“Narendra Brajacharya, the present President of Hotel Association of Nepal, helped me to find a suitable architect,” reveals Ferdinand. Architect Rajesh Shrestha of Vastukala Paramarsh thus entered the picture along with CE Construction Company. Construction was started in May 2000 and ´The Great Lotus Stupa´ was inaugurated on 27th February 2004. Care was also taken in landscaping and landscapist Budhathoki was entrusted with the task. Besides the main hall and the stupa, accommodations that can comfortably house 50 to 60 people have been built on the site. “Of course Lumbini Development Trust rules dictate that a monastery cannot house more than 10 monks at a time on its premises,” informs Ferdinand. “I believe this is to limit the number of people and so avoid crowding of the site which would definitely be contradictory to the peaceful and serene environment envisaged in the area.”

It was actually in 1976 during a visit by U Thant, the then Secretary General of the United Nations, along with His Majesty, the late King Birendra, that the idea of developing the site into an international Buddhist Center was first mooted. The late King Birendra immediately sanctioned a one by three mile area for the purpose and established the Lumbini Development Trust to oversee the massive project. The famous Japanese architect Kenzo Tange was appointed chief architect and he drew up the master design in around the year 1978.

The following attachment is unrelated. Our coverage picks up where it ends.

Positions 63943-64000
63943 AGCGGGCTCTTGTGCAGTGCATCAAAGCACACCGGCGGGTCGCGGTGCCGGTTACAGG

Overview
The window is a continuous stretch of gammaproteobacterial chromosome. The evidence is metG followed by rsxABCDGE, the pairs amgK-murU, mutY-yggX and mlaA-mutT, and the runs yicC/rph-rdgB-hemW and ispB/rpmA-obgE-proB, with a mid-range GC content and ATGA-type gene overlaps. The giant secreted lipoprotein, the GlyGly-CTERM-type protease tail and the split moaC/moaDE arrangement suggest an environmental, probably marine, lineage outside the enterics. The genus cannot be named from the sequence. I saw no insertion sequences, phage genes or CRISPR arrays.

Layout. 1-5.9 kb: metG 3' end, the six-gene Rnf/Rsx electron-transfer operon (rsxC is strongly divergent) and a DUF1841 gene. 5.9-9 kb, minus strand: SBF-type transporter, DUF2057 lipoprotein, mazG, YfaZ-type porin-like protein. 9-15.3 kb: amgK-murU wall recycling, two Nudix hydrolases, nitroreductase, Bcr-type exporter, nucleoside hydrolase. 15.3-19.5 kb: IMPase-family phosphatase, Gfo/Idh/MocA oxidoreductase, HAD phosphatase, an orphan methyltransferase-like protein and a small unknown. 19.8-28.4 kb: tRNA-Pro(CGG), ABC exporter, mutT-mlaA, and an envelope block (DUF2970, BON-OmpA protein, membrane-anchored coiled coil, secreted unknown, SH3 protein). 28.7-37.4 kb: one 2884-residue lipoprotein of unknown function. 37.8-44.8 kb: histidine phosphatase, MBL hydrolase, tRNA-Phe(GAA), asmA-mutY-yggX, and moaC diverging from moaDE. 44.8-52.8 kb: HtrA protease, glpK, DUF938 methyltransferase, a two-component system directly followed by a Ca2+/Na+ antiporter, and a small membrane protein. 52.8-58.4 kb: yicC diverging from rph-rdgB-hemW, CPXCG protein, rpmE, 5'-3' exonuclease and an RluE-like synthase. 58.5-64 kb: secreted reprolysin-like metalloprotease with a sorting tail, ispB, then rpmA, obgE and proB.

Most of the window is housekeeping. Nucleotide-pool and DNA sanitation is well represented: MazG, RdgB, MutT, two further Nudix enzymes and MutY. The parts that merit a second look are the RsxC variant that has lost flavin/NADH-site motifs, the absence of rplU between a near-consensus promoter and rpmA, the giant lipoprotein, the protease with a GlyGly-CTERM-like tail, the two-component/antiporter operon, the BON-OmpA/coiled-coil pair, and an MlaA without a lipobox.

The largest plots in the area measure 160 meters by 160 meters while the smallest are 80 meters by 80 meters. Many Asian countries like Thailand, Vietnam, Japan, South Korea, China, Myanmar, Cambodia, India, Mongolia, Sri Lanka besides of course Nepal have built monasteries there, and interestingly, Germany happens to be the only western country to do so till now. However, according to Ferdinand, “I believe Switzerland will soon be building a monastery too.”  ( which has been realized as the Swiss Austrian Geden International Institute ) As far as Buddhism in Germany is concerned this is what he says, “I think some teachings of Buddha began to spread in the 1960´s when Tibetan refugees entered the country along with some who were ´Dharma Gurus´. Of course there are not many who follow Buddhism as a religion.”

Tara Foundation has built stupas in Germany, near Frankfurt, in Austria, India ( Sanskara and Pitthorgarh), and in Nepal (Swayambhu, Tatopani and of course, Lumbini). The genial German with the wise looking eyes wants to make clear that “My spiritual teacher is my crown. We have to get permission from him before we can go ahead with the building of stupas or with anything else.” And although only monasteries are supposed to be built in Lumbini, Ferdinand declares, “Well, even ´The Great Lotus Stupa´ is after all a monastery with a stupa on top just like the others. Only in our case the stupa is more predominant than the others.”

Source : Amar Bahadur Shrestha
American Chronicle
October 13, 2008